Continuing the discussion in the fall panel on adoption and narrative, this event will bring to Pittsburgh Linda J. Seligmann, author of Broken Links: Enduring Ties: American Adoption Across Race, Class, and Nation ( Stanford, 2013). This book is in part an ethnographic study by Seligmann, an anthropologist, but in it she also engages with memoirs, films, and works of ethics, religious studies, and critical theory. Seligmann studies the meanings that three groups of parents give to adoption, family, biology, nation, and race: parents who have adopted Chinese, Russian, and African-American children. She examines what adoptive parents and adoptees think of as private and public in their families and how they are situated in contexts of power, and how adult adoptees define their identities, families, and communities. One of the many ways in which this book differs from much scholarship on adoption is that Seligmann interviews not only adoptive parents but also their children, producing a more complex version of adoptive family life. This event will thus continue the discussion of how adoption, as Margaret Homans argues, “raises the most vital questions about human identity and the value and meaning of individual human lives, “ placing them in the ordinary human context of how to raise children and of how adopted children imagine their family or families. It continues to raise the question of what narratives adoptive parents create for their children and what narratives the children will eventually make out of them.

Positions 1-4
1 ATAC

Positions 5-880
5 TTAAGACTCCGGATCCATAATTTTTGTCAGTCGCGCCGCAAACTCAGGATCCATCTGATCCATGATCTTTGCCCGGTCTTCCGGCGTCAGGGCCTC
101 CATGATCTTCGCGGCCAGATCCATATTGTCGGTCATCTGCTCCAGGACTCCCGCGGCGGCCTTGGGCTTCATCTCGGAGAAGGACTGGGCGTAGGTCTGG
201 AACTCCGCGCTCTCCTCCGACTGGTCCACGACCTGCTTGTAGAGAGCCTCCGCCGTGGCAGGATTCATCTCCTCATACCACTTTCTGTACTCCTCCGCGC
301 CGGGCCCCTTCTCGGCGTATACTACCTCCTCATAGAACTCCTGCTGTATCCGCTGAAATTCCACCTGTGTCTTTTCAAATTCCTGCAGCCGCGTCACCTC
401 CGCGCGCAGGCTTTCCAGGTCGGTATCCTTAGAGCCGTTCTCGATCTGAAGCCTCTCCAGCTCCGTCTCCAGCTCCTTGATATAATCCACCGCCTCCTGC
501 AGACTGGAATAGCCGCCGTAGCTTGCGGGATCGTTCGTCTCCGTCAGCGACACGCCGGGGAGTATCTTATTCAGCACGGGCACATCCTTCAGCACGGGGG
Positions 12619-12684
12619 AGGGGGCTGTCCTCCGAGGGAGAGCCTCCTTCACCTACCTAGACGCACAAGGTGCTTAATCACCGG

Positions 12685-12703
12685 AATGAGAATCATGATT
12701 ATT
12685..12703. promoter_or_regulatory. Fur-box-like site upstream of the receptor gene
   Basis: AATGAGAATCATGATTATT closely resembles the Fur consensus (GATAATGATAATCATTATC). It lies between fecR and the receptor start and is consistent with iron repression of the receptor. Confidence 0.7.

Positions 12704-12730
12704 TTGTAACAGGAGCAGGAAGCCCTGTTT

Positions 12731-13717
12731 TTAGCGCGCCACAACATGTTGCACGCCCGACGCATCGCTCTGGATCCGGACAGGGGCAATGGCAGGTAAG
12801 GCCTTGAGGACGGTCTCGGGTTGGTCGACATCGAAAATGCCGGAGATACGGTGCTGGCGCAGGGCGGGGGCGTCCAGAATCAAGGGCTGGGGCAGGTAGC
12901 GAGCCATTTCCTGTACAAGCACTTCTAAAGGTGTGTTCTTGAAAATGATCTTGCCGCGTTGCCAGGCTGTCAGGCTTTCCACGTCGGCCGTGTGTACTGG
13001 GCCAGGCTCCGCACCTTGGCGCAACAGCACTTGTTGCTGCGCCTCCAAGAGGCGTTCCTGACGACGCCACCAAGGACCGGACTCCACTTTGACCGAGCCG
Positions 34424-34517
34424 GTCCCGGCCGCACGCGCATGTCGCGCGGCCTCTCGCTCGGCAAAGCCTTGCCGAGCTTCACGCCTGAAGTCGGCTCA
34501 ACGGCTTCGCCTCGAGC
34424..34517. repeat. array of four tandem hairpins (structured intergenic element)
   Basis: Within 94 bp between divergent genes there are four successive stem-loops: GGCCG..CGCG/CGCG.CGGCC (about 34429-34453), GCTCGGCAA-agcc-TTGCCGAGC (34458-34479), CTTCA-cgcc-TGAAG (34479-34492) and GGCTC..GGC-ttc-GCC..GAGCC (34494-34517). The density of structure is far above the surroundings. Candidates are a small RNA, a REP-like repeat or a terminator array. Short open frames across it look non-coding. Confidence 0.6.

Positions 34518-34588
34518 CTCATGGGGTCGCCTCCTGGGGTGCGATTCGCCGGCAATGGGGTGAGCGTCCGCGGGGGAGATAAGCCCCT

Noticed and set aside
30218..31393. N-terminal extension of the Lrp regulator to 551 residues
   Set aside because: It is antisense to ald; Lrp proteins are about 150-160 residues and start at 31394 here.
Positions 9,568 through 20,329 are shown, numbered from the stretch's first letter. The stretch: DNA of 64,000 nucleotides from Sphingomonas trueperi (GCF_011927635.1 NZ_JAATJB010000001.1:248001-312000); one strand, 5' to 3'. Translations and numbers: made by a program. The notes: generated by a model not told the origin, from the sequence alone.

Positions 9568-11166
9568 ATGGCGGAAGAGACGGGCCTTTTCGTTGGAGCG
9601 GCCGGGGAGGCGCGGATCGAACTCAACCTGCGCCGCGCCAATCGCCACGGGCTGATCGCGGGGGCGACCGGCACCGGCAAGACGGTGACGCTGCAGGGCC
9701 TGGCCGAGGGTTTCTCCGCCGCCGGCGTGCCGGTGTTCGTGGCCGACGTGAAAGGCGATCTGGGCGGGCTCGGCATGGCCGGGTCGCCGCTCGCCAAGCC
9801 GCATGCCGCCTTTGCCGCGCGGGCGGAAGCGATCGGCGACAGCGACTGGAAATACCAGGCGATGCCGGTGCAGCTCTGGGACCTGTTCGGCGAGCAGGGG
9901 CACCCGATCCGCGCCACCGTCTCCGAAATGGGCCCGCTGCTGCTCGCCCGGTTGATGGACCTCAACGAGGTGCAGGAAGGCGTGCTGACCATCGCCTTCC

Linda Seligmann is a professor of anthropology at George Mason University and the author of four previous books. She has received many awards and published many articles and book chapters. She is also the adoptive mother of a child from Chlna.
This event is also sponsored by the Departments of English and Anthropology, the Global Studies Program, the Children's Literature Program, and the Gender, Sexuality, and Women's Studies Program. For more information, please contact Marianne Novy at email@example.com.